A wooden sled. A weapon to vanquish a villain. Indiana Jones' whip, the Maltese Falcon — even Babe the pig. In the movies, if an actor touches it, it's a prop. And if it's a prop, a property master arranged for it to be there.

On the set of Disney's upcoming reboot The Muppets — a Muppet, by the way, is not a prop — it's prop master Trish Gallaher Glenn who provided the telephone for Kermit the Frog. But not the very old typewriter on Kermit's desk.

In the old days, movies — even the big epics — were shot on studio back lots. Tara, that iconic Gone With the Wind plantation, was made of plywood and papier maché.

These days, movie locations are mostly real, though. And they're found by location scouts, who are often the first people hired for a film.

Should be easy work, right? You drive around town, spot a house you think could work for a film, drive back home? Not quite.

The Classical Countdown - What will be #1?

May 9, 2012

Your Classical Countdown is underway on our way to your number one favorite on May 24th!  Stay tuned as Robin Rilette, Steve Reeder and Phil Venditti share a list that includes some beloved favorites and some true surprises!

Audiences warmly received the Yakima Symphony Orchestra's first fully-staged opera production, The Marriage of Figaro. Directed by Kenneth Cox, undergraduate and graduate students from the University of Denver's Lamont School of Music gave a dynamic performance of Mozart's comic opera to many rounds of applause and standing ovations.

This Saturday, April 21st will be the world wide observance of Record Store Day. The idea of celebrating independently owned record stores and artists has been going on for 5 years. At the same time there’s been an increase in listening to music on vinyl.

With the 100th anniversary of the tragic sinking of the Titanic approaching this Saturday, April 14, the Wenatchee Valley Symphony and the Yakima Symphony will each be commemorating the event with concerts that feature music from James Cameron's Academy Award-winning film Titanic.

 

The Classics Rock with the Bottom Line Duo

Apr 4, 2012
Photo by GH KIM Photography

From “Walk like an Egyptian” to “Flight of the Bumblebee” the Bottom Line Duo break down musical stereotypes with humor and artistry,  and they do it on recycled instruments!  Okay, the instruments are just plain old, but you get the idea.  You can catch this husband and wife, bass and cello duo at Englewood Christian Church in Yakima this Thursday afternoon, April 4th, at 1:30.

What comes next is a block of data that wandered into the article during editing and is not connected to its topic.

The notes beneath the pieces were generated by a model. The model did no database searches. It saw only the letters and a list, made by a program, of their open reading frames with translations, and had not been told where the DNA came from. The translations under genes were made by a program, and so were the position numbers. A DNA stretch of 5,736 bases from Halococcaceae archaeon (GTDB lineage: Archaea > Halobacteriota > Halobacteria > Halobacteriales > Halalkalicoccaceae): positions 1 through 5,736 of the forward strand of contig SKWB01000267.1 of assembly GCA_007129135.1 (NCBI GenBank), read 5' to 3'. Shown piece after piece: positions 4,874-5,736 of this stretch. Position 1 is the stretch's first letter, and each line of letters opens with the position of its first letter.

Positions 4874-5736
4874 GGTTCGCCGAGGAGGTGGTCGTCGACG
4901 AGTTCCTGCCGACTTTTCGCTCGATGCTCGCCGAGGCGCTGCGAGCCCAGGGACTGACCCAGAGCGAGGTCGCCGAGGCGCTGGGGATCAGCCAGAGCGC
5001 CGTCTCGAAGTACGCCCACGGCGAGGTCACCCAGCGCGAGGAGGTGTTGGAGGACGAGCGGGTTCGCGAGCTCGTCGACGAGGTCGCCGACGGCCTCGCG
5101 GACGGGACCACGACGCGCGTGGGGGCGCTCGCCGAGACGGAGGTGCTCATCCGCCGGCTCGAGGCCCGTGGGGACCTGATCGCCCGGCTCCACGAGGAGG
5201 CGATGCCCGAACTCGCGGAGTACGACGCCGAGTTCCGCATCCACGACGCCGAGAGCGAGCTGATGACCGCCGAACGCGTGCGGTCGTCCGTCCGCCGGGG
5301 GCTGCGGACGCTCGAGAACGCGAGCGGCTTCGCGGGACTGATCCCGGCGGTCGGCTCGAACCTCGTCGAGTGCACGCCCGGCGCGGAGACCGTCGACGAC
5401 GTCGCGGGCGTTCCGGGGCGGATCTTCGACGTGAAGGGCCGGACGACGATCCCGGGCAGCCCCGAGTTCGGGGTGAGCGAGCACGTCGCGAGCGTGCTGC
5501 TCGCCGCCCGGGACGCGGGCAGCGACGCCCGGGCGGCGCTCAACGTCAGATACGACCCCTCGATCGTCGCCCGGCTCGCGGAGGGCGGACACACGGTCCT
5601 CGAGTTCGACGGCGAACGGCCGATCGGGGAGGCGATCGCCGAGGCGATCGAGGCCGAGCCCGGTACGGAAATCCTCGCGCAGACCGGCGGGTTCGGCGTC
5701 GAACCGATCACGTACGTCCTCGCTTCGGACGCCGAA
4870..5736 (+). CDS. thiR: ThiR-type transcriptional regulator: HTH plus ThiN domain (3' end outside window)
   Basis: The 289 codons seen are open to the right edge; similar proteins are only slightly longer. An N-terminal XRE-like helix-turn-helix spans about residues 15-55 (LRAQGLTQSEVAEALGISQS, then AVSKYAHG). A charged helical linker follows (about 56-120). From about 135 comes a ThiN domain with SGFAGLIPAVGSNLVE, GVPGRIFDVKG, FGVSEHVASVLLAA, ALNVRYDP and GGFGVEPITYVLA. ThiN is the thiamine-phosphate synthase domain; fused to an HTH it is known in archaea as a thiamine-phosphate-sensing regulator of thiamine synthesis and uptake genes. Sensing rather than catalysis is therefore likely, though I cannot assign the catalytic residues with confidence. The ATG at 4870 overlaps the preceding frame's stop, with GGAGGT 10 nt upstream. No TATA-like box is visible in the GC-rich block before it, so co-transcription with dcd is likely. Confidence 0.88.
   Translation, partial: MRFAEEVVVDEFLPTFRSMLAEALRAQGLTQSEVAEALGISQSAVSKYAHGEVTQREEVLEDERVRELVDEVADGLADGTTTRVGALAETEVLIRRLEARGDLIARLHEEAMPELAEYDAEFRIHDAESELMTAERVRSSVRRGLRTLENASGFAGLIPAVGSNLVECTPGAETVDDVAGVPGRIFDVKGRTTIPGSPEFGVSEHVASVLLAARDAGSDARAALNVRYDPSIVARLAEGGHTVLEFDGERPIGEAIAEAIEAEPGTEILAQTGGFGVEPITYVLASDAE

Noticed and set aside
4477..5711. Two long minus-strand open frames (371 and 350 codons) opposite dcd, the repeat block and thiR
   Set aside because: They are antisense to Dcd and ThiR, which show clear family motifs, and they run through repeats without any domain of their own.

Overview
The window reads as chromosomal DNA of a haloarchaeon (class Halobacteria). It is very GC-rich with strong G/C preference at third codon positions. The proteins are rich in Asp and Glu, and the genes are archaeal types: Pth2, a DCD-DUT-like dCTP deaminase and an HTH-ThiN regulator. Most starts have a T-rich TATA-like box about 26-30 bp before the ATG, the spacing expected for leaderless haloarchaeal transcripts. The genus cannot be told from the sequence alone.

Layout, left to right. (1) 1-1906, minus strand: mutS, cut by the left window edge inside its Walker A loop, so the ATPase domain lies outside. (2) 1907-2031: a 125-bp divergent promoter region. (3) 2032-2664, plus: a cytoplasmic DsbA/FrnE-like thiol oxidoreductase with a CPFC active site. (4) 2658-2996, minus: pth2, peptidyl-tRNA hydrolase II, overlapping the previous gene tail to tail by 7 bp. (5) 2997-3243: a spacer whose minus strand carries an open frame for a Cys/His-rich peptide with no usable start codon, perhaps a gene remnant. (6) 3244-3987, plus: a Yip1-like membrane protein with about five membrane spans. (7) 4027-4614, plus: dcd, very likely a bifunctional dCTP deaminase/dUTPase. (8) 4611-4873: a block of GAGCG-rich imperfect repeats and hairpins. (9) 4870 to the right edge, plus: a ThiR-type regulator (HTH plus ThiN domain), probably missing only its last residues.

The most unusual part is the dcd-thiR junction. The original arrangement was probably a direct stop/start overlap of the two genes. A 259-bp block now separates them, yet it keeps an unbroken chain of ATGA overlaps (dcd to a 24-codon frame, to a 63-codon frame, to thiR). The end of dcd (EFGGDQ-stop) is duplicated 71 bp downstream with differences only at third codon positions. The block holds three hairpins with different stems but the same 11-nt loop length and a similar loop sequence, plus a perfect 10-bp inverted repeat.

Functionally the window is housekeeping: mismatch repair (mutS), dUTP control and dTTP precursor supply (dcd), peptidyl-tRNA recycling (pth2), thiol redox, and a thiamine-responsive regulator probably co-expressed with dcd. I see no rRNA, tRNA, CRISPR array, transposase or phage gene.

Check out their cool rendition of "Walk Like an Egyptian."  The bass makes for a cool a percussive instrument!

Photo by Nigel Chadwick / Wikimedia Commons

Did you know London has a tempo of 122.86 beats per minute? So says musician David Byrne, of Talking Heads and solo career fame. Byrne’s new sound installation , titled “Get It Away,” builds a song around sampled sounds recorded in the city.

“It turned out that most of the sounds seemed to converge around a common rhythm,” Byrne says, “I let the sounds dictate the groove, the tempo, and then I simply played along.”

Tacoma Symphony Orchestra to Feature Faure's "Requiem"

Mar 29, 2012

The Tacoma Symphony Orchestra's concert on March 31, 2012 will be highlighted by the performance of Faure's Requiem. Despite changes to the orchestration of the work to incorporate a full orchestra three years after its debut in Paris, the TSO will present the piece in its original format.

If you feel like being surrounded by mystery, enchantment, and beauty then Lost In The Trees’ new album, A Church That Fits Our Needs is a stellar fit.  The album has a special feeling.  Like that moment when you’re shoe shopping and you find a pair that fits your foot in a perfect way.  That might be a strange comparison, but my heart rushes when I listen to this album.  The movement of every song on this album is impeccable, leaving you with a feeling of hope and wonder.  With the lush-like vocals, lyrics, and sounds of cellos, violin, viola, tuba, piano, guitar bass, and percuss

Pages